Biological change thus encompasses all the phylogenetic changes in hominins which are prerequisites for language, including the evolution of crucial abilities not shared with other primates, or at best, only minimally developed in non‐human primates. For the speech modality, these prerequisites include full vocal control (the ability both to vocalize and to suppress vocalization at will), vocal imitation, and vocal learning; see MacLarnon, Chapter 22; MacNeilage, Chapter 46. A certain amount of vocal flexibility is in fact attested in modern primates (see Slocombe, Chapter 7; Zuberbühler, Chapter 5), taking the form of acoustic modification of calls. It is now also known that some primates can both vocalize volitionally and suppress vocalization under certain circumstances. Slocombe also reports on some evidence showing that both vocal imitation and learning occur, for instance in different ‘dialects’ of vocalizations in chimpanzees; if there are novel vocalizations, they must be learned and must spread via imitation. But even before those traits emerged, our ancestors must have developed the ability to understand that conspecifics are communicating deliberately; to infer the mental states of other (p. 13) individuals (see Gibson, Chapter 3; Hurford, Chapter 40; Knight and Power, Chapter 37); and to engage cooperatively in all sorts of tasks, which eventually included discourse (Tomasello 2008). These traits are all expressed to some extent in modern apes, so probably existed in the last common ancestor of apes and humans. Language placed a premium on these abilities. For a protolanguage to emerge, hominins needed to develop expanded abilities in such domains, leading ultimately to the ability to learn, store, and retrieve a vast intersecting network of arbitrary symbols (words; Deacon, Chapter 43), and the crucial property of displacement (the ability to refer to entities remote in time or space; Hurford, Chapter 40); see also Tallerman (2009).
Using these conventional symbols relies in turn on the capacity to imitate, rehearse, and refine the practical skills required (Burling, Chapter 44; Corballis, Chapter 41; Donald, Chapter 17). The use of vocabulary also relies on a shared conceptual system, which probably developed directly from primate cognition (Hurford, Chapter 40), and requires ‘the ability to associate gestures or vocalizations with concepts’ (Burling, Chapter 44; see also Corballis, Chapter 41): this must be one of the critical first steps in language evolution. For full language, more is needed—the major development being the compositional syntactic abilities which are the main impetus in generative grammar for assuming an innate language capacity; see Bickerton, Chapter 49; Tallerman, Chapter 48, for an outline of syntactic processes.
The second timescale involves cultural transmission: individual languages are transmitted across generations, and within populations of speakers. This has led to proposals that languages themselves adapt to become more learnable (Christiansen and Chater 2008; Chater and Christiansen, Chapter 65). Many developments on this timescale are known from attested language change, in particular the processes known as grammaticalization, whereby lexical items evolve into functional items (auxiliaries, complementizers, demonstratives, determiners, and so on). Most linguists assume that similar processes were operative in the evolution of the full language faculty, so that the earliest protolanguages—simpler precursors to language—may well have distinguished no categories other than protonouns and protoverbs (Hurford 2003a; Heine and Kuteva 2007, Chapter 54; Tallerman, Chapter 51).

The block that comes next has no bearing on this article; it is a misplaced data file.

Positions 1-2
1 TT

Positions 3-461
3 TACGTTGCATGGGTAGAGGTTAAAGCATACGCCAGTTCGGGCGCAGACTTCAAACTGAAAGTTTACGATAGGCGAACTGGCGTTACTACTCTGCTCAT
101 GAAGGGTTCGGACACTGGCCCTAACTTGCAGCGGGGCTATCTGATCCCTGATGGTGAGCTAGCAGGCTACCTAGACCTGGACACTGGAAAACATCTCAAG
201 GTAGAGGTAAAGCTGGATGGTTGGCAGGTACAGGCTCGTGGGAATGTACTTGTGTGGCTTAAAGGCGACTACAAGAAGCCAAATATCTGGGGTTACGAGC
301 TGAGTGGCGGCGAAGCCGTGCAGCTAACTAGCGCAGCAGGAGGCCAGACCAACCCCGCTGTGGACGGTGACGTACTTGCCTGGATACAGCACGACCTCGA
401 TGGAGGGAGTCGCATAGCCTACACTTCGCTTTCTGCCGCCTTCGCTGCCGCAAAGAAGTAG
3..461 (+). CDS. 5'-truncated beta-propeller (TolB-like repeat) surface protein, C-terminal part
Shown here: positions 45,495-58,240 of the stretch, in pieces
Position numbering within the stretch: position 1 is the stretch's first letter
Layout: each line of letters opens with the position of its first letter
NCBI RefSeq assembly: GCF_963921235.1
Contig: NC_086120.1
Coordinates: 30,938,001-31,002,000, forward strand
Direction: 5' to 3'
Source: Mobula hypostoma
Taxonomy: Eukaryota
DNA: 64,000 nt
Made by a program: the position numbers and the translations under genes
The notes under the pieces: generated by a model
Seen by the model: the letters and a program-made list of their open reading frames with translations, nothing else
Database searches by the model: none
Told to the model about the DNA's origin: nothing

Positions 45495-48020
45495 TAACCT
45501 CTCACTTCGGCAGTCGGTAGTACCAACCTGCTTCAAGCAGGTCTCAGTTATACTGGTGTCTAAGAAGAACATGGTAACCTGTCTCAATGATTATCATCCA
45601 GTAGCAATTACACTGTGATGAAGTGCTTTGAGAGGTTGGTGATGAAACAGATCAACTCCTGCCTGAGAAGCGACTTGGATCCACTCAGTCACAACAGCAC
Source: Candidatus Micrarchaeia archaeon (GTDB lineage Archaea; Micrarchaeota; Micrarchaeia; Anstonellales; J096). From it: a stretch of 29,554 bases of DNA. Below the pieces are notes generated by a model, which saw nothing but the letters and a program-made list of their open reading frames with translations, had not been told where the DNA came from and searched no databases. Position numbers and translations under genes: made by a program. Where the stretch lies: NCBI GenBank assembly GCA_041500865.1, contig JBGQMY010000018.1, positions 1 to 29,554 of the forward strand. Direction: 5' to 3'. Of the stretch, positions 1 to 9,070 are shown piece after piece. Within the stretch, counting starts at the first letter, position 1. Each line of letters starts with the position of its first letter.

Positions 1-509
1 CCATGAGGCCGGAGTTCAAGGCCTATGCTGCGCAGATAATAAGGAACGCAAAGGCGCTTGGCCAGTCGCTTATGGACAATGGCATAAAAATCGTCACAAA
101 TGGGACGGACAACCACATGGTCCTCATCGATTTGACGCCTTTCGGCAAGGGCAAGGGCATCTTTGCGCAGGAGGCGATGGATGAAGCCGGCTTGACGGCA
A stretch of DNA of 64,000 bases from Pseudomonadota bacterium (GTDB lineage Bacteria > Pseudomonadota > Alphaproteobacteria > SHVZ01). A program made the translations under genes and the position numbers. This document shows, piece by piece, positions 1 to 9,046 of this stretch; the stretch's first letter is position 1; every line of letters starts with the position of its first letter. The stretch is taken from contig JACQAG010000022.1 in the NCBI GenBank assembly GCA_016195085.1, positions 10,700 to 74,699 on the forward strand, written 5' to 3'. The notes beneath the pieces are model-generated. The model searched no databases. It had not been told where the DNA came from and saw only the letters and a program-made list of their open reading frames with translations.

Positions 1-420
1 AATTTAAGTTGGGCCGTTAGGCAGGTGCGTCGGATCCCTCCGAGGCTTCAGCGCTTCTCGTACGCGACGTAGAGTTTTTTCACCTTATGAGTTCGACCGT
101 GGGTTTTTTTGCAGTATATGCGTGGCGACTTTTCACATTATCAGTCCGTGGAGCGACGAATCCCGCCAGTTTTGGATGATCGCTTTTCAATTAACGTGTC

Cultural transmission involves not only vertical transmission, between parents and children, but also horizontal transmission of various kinds, both within and across communities. This includes transmission between speakers of different languages, in cases of language contact: see Pakendorf, Chapter 59. Such contact can lead to interesting mismatches between the genetic and linguistic heritage in a population, as Pakendorf outlines. Since population contact is likely to have been extensive throughout our evolution, language contact between linguistic groups has very likely contributed much to language evolution itself (Nichols, Chapter 58). (p. 14) Horizontal transmission between groups of deaf children also occurred in the development of Nicaraguan Sign Language (Goldin‐Meadow, Chapter 57).
The third timescale is that of individual learning—the growth of language in children. MacNeilage, Chapter 46, argues that there is one respect in which ontogeny recapitulates phylogeny, and that is in speech production; infants and early hominins must share the same biomechanical constraints on mouth movements, and these lead in both cases to initially simple syllable patterns (as seen in babbling; see Studdert‐Kennedy, Chapter 45, for discussion). Even prelinguistic infants possess impressive statistical learning abilities which provide cues for segmentation, enabling the internal structure of words and phrases to be detected in the continuous stream of speech (Graf Estes, Chapter 64). Of course, these learning mechanisms also evolved (Számadó and Szathmáry, Chapter 14), thus relating back to the biological timescale.